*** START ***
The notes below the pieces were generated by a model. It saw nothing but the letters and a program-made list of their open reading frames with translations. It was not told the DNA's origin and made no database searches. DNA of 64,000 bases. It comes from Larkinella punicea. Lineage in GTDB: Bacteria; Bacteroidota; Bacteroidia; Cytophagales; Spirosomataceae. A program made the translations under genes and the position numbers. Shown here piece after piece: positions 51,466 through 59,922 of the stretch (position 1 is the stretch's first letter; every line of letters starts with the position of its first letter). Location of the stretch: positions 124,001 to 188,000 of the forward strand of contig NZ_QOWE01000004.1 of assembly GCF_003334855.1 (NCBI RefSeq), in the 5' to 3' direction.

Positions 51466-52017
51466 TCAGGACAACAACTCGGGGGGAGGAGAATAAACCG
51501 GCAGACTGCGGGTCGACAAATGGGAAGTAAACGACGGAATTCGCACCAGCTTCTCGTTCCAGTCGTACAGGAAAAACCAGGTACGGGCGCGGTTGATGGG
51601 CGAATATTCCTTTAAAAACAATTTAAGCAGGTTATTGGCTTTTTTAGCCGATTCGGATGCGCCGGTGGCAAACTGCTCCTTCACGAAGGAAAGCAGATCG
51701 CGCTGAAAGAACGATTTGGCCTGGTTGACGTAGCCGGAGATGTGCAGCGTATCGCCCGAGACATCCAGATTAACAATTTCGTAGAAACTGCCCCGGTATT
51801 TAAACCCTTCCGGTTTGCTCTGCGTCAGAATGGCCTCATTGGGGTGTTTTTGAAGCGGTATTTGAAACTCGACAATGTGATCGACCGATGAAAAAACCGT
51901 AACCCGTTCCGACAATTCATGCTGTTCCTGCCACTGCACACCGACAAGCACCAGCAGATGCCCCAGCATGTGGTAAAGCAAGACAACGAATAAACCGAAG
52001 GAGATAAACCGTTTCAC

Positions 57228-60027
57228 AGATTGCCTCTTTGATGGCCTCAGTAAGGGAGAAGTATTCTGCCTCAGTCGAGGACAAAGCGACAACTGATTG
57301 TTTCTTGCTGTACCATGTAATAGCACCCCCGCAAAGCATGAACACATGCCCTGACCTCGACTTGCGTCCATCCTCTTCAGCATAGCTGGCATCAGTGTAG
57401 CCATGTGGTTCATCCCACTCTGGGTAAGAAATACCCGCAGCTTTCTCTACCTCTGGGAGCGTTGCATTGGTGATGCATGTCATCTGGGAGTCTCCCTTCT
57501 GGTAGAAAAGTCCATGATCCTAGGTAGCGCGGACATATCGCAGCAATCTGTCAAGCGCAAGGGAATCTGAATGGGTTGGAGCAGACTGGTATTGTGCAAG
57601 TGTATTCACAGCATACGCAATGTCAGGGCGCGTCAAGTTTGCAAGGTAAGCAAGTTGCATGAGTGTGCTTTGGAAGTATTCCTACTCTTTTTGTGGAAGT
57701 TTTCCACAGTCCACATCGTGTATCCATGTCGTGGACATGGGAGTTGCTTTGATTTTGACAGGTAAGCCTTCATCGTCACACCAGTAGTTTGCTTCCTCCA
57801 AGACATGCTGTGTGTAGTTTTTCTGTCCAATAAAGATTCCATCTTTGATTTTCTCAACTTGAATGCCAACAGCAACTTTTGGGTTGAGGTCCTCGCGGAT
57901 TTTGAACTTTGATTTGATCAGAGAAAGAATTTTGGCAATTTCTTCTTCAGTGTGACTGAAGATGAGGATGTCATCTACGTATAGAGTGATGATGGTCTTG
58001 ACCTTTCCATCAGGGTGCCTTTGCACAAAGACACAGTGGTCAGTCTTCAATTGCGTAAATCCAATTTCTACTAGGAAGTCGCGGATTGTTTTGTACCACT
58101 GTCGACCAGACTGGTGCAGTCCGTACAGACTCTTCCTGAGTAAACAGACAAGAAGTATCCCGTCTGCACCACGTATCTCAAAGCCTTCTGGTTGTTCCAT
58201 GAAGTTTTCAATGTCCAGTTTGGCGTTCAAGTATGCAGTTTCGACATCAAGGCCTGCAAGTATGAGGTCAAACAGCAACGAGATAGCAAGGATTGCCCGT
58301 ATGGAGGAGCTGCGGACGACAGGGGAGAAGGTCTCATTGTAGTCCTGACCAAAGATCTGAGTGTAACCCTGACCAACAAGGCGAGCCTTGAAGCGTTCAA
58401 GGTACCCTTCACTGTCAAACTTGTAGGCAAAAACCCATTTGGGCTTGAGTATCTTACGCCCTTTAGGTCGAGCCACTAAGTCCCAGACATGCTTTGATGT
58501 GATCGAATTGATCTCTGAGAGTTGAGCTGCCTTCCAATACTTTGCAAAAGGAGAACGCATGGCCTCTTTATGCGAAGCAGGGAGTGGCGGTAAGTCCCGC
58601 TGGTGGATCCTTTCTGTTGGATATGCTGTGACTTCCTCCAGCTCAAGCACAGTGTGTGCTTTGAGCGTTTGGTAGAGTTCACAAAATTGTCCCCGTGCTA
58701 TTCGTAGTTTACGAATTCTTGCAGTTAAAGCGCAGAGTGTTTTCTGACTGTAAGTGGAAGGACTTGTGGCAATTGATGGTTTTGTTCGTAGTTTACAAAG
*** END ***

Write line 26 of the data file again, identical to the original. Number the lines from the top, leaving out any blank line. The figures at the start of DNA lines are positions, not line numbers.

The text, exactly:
58701 TTCGTAGTTTACGAATTCTTGCAGTTAAAGCGCAGAGTGTTTTCTGACTGTAAGTGGAAGGACTTGTGGCAATTGATGGTTTTGTTCGTAGTTTACAAAG